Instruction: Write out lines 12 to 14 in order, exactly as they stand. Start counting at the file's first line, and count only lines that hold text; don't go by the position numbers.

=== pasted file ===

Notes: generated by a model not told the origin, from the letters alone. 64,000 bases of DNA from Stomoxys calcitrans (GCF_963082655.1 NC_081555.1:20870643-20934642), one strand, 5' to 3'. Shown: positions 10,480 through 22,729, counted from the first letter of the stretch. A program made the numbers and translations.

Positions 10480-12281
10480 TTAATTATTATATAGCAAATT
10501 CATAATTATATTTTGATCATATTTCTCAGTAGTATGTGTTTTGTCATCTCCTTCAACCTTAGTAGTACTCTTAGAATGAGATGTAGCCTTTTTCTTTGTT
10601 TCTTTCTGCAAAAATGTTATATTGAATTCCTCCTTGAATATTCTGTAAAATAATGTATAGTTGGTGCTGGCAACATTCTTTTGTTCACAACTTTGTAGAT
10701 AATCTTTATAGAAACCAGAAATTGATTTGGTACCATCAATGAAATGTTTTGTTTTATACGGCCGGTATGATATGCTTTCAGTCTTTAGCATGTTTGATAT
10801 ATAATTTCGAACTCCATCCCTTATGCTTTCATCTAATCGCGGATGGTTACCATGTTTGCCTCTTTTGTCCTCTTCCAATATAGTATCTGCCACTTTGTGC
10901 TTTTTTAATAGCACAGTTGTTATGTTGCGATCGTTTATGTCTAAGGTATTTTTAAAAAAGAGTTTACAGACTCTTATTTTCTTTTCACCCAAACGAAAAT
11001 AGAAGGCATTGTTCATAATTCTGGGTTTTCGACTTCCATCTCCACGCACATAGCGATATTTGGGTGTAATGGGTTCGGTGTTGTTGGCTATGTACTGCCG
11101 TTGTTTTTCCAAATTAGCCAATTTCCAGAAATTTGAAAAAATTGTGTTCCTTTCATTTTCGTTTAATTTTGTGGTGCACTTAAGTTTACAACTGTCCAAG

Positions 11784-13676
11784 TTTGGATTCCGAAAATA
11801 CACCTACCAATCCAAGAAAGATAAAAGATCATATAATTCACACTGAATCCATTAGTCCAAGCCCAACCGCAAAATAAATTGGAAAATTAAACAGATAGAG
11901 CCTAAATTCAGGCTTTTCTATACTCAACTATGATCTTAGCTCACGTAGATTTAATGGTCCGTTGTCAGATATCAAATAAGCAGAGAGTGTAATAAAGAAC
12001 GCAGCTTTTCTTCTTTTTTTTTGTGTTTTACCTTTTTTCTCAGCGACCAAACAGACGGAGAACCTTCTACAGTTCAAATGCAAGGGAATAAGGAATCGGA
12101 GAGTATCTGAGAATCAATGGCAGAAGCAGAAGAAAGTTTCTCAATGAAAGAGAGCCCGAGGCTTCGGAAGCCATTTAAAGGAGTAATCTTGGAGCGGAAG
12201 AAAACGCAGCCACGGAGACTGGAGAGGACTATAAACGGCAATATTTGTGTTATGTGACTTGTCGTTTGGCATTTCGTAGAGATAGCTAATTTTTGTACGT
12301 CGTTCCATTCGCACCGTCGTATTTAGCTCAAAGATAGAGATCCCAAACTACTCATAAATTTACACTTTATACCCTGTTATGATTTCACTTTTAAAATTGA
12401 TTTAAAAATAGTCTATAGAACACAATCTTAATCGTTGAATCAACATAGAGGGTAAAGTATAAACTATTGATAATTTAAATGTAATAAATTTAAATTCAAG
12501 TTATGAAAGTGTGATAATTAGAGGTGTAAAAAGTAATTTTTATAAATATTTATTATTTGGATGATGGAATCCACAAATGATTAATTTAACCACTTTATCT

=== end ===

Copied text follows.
11784 TTTGGATTCCGAAAATA
11801 CACCTACCAATCCAAGAAAGATAAAAGATCATATAATTCACACTGAATCCATTAGTCCAAGCCCAACCGCAAAATAAATTGGAAAATTAAACAGATAGAG
11901 CCTAAATTCAGGCTTTTCTATACTCAACTATGATCTTAGCTCACGTAGATTTAATGGTCCGTTGTCAGATATCAAATAAGCAGAGAGTGTAATAAAGAAC